The G20 Summit is coming to Seoul and that means a lot of important people will be sharing the air here. This also means that a lot of foreign visitors to the summit will be arriving as well. Therefore, is Seoul ready to accommodate these Western people?
I have noticed on the Seoul City Blog job opportunities of the sort that reflect this nervousness towards being a host country. I can't say for sure whether these job postings are directly related to the G20, but I have a gut feeling they are. Just what are these specialty jobs, you ask?
What are the most important aspects of making your city accommodating? Apparently, thus far these things include hygienic facilities, efficient and clean buses along with legible and accurate signs in various languages.
Take for example the hygienic one.
For those who don't know, COEX is a large underground complex with shopping, a movie theatre and many restaurants. It also has large exhibition halls adjacent to it along with the Intercontinental hotel. I can't recall how many times I have been to COEX, but I think I can safely vouch my opinion of it's hygiene levels.Hygiene inspection of restaurants at Coex , a venue for the upcoming G20 Summit
Job Descriptions :
-Date & Time: September 30 (Thursday) 13:00~17:00
-Seats available: 10 foreigners (first-come first-served)
-Inspection method: inspecting restaurants with a team of 3 persons (2 Koreans and 1 foreigner)
-Details: writing a restaurant hygiene inspection report from a foreigner’s perspective
- Meeting place: in front of Bandi & Lunis’ Bookstore, Coex mall
COEX Hygiene Report: (from past experience)
- The level of cleanliness inside restaurants is pretty good. Tableware never seemed to be spotty or dirty. Tables were cleaned before sitting down, and floors were acceptable as well. As for food I have eaten I would say that they usually came out without any debris such as hair or other such foreign objects.
- As for the food court I would say that area is pretty clean, however tables seemed a bit messy and not cleaned up often. That would be an area to consider improving.
- Overall COEX's restaurants are pretty well kept up with and I don't see any need for improvement.
Bus MonitorsThat job seemed like a fairly easy one and wouldn't yield too much criticism. But then came the next request for bus "mystery passengers."
· Seat availability: 10 persons (on a first-come and first-served basis)
· Qualification: Any foreign resident in Seoul
*prefer those who have Korean proficiency
· Payment: 70,000KRW per day
· Working hours: 5 hours anytime during the day
*One person can work for up to 5 days.
The Seoul city government is seeking foreigners residing in Korea who can monitor the conditions of buses in Seoul (e.g. safety, hygiene, and convenience of the buses)
Ah, public transportation. Is it safe? It is easy to use? Is it fast and efficient? Is it clean? I can tell you this might be the most important factor for the city as far as this is issue is concerned. Why? Because not only is it difficult to adjust to being in a land where you don't know the language but even more challenging to figure out your way around it all. I think being able to use a public transportation system in a foreign country is a great accomplishment.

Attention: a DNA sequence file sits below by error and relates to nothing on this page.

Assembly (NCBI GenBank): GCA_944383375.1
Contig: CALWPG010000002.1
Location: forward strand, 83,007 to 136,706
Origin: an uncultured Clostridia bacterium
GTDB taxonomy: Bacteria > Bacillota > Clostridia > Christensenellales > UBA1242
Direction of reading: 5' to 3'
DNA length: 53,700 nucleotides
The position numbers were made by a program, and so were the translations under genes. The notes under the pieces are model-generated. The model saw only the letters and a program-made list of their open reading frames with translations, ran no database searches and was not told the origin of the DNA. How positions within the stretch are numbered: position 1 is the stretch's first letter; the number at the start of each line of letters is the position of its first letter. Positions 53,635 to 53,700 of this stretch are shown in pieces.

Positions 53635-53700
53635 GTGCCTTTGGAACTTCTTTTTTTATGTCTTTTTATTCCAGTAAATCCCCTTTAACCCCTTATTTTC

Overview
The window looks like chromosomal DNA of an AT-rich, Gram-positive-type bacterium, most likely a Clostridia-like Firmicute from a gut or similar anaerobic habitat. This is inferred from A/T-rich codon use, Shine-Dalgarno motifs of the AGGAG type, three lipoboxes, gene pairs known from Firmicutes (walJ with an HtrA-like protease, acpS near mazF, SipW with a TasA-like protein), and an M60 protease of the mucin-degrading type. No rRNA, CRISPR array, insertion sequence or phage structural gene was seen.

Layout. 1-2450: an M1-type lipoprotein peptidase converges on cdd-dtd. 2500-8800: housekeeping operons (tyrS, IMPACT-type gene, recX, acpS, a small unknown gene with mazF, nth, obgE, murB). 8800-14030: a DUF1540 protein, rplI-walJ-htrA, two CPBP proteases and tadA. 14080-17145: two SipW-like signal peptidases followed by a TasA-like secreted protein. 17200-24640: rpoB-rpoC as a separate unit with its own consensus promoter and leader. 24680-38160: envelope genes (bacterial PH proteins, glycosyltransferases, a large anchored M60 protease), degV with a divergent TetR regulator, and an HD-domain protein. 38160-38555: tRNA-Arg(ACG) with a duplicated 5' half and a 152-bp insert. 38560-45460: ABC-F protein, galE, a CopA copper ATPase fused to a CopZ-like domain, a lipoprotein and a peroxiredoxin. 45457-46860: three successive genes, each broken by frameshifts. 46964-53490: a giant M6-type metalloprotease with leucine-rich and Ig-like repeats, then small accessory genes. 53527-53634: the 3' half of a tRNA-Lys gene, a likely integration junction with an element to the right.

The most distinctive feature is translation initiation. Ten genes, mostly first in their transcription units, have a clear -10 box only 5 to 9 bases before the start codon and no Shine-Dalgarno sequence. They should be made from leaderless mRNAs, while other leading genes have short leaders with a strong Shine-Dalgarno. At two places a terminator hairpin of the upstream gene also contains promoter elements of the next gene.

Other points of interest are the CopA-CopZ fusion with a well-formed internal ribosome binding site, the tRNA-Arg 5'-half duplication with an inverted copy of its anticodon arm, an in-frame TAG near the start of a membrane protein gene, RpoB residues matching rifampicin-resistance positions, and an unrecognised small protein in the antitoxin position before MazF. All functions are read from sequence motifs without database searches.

Having visited New York City and resided in San Francisco I have some background here on judging public transportation (especially buses) in Seoul. The buses in San Francisco would rate poorly on my scale. Typically, they smell bad, difficult to figure out the route and have a plethora of service related problems. I have read articles in the SF Chronicle of people getting stabbed on the bus. The bus drivers tend to ignore unruly behavior, but they take a lot of heat from riders who have angst against the public transportation system.
To sum it up, Seoul's bus system looks very good when compared with San Francisco's.
Here's my breakdown:
- Seoul buses are generally clean and well kept. But there are all different types of buses going around Seoul. There are the village type buses that go short distances, then there are the ones that go from one dong to the next. I can't say whether this makes for different types of hygiene. But in my experience the village buses tend to be a little more dirty, but not too bad.
- Safety on the buses doesn't seem to be a problem. However, there have been reported incidences of foreigners being treated poorly on buses. As for safety in general, whether your ride on the bus will end up causing you to get hurt or not, that is another story. Let's not forget when a Seoul bus blew up recently. I hope they have gotten that under control.
- Safety in regards to your ride on the bus and whether you feel like it is a death trap, well that is questionable. For one bus drivers make very sharp turns, and they hit the breaks quick and hard. A traveler who has little experience in this might find themselves falling over. Also there is the unsafe feeling of having to head towards the middle-back of the bus to make sure you get out in time. Bus drivers tend to stop for very short periods of time to let passengers on and off.